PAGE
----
How to measure QoL for the calculation of QALYs? • One needs a uni-dimensional value of quality of life • Like the IQ-test measures intelligence • Ratio or interval scale • Difference between 0 and .8 must be 8 time higher than .1 • Four popular methods have these pretensions • Visual Analog Scale • Time Trade-Off • Standard Gamble • Person trade-off
Value a health state • You are in a wheelchair • No pain or discomfort • No psychosocial problems
Normal health X Visual Analogue Scale • VAS • Also called category scaling • From psychological research • “How is your quality of life today ?” • “X” marks the spot • Response in centimeters • Rescale to [0..1] • Different anchor point possible: • Normal health (1.0) versus dead (0.0) • Best imaginable health versusworse imaginable health Dead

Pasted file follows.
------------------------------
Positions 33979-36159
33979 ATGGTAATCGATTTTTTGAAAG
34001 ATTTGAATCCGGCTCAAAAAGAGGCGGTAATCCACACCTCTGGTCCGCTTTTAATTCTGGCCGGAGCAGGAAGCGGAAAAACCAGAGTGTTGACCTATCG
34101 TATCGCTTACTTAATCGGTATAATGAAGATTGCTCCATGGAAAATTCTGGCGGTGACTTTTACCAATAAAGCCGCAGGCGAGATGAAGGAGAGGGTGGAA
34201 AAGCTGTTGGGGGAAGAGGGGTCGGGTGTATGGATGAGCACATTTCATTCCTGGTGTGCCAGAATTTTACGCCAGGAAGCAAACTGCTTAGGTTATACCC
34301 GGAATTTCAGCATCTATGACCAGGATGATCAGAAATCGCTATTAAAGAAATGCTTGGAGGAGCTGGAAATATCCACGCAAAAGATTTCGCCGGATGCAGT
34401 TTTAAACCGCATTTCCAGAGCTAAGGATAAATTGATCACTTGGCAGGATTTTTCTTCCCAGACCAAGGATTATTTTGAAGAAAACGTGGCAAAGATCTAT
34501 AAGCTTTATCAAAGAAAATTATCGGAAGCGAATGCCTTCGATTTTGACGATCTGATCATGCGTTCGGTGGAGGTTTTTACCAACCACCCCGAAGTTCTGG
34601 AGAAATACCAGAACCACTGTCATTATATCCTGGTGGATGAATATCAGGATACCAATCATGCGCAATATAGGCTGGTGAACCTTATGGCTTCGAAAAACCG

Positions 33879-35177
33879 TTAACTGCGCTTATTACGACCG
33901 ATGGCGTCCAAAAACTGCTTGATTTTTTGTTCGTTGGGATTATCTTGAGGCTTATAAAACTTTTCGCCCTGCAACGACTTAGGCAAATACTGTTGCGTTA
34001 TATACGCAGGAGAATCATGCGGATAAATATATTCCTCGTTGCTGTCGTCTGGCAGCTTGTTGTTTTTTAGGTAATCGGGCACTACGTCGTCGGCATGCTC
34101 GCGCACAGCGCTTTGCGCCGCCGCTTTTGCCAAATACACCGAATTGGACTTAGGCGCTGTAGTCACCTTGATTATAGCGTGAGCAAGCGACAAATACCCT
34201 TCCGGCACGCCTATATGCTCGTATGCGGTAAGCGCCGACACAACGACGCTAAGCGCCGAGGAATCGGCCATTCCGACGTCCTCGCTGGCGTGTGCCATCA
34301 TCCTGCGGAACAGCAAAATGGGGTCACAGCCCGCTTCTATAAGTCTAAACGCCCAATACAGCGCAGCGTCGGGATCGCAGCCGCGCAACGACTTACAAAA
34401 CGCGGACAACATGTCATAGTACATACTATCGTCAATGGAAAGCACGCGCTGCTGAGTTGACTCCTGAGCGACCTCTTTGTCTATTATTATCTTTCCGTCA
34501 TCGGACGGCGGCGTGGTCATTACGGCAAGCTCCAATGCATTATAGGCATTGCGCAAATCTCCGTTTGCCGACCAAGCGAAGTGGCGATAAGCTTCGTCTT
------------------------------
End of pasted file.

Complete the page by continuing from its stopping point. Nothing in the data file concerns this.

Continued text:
Time Trade-Off • TTO • Wheelchair • With a life expectancy: 50 years • How many years would you trade-off for a cure? • Max. trade-off is 10 years • QALY(wheel) = QALY(healthy) • Y * V(wheel) = Y * V(healthy) • 50 V(wheel) = 40 * 1 • V(wheel) = .8
Standard Gamble • SG • Wheelchair • Life expectancy is not important here • How much are risk on death are you prepared to take for a cure? • Max. risk is 20% • 100% life on wheels = (100%-20%) life on feet • V(Wheels) = 80% or .8
Comparisons of valuation methods (1) • Visual analogue scale • Easy • No trade-off: no relation to QALY • No interval proportions • Massive evidence • Much from other social sciences • Standard Gamble / Time trade-Off • Less easy • Trade-off: clear relation to QALY • Interval proportions • Much evidence • Especially in health economics